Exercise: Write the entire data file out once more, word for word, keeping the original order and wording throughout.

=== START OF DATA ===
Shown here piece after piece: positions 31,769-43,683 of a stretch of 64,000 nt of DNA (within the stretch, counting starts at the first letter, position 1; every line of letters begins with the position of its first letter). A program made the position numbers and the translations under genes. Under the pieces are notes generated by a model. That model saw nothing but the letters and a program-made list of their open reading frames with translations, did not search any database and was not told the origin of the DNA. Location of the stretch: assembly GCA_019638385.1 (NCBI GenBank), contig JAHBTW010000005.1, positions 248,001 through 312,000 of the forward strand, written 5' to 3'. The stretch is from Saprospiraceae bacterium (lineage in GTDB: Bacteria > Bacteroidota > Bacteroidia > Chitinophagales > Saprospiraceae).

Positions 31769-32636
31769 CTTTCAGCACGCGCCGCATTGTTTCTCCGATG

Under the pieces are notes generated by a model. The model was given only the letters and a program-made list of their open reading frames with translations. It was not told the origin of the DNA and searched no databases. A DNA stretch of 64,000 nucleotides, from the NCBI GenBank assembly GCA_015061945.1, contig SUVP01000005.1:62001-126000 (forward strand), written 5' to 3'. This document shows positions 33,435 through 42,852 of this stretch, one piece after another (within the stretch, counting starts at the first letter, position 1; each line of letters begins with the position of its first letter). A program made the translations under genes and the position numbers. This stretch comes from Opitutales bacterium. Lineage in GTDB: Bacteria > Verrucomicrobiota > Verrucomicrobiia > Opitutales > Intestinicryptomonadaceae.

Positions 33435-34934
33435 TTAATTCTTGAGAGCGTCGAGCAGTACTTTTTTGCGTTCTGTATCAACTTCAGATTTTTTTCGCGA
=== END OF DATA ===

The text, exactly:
Shown here piece after piece: positions 31,769-43,683 of a stretch of 64,000 nt of DNA (within the stretch, counting starts at the first letter, position 1; every line of letters begins with the position of its first letter). A program made the position numbers and the translations under genes. Under the pieces are notes generated by a model. That model saw nothing but the letters and a program-made list of their open reading frames with translations, did not search any database and was not told the origin of the DNA. Location of the stretch: assembly GCA_019638385.1 (NCBI GenBank), contig JAHBTW010000005.1, positions 248,001 through 312,000 of the forward strand, written 5' to 3'. The stretch is from Saprospiraceae bacterium (lineage in GTDB: Bacteria > Bacteroidota > Bacteroidia > Chitinophagales > Saprospiraceae).

Positions 31769-32636
31769 CTTTCAGCACGCGCCGCATTGTTTCTCCGATG

Under the pieces are notes generated by a model. The model was given only the letters and a program-made list of their open reading frames with translations. It was not told the origin of the DNA and searched no databases. A DNA stretch of 64,000 nucleotides, from the NCBI GenBank assembly GCA_015061945.1, contig SUVP01000005.1:62001-126000 (forward strand), written 5' to 3'. This document shows positions 33,435 through 42,852 of this stretch, one piece after another (within the stretch, counting starts at the first letter, position 1; each line of letters begins with the position of its first letter). A program made the translations under genes and the position numbers. This stretch comes from Opitutales bacterium. Lineage in GTDB: Bacteria > Verrucomicrobiota > Verrucomicrobiia > Opitutales > Intestinicryptomonadaceae.

Positions 33435-34934
33435 TTAATTCTTGAGAGCGTCGAGCAGTACTTTTTTGCGTTCTGTATCAACTTCAGATTTTTTTCGCGA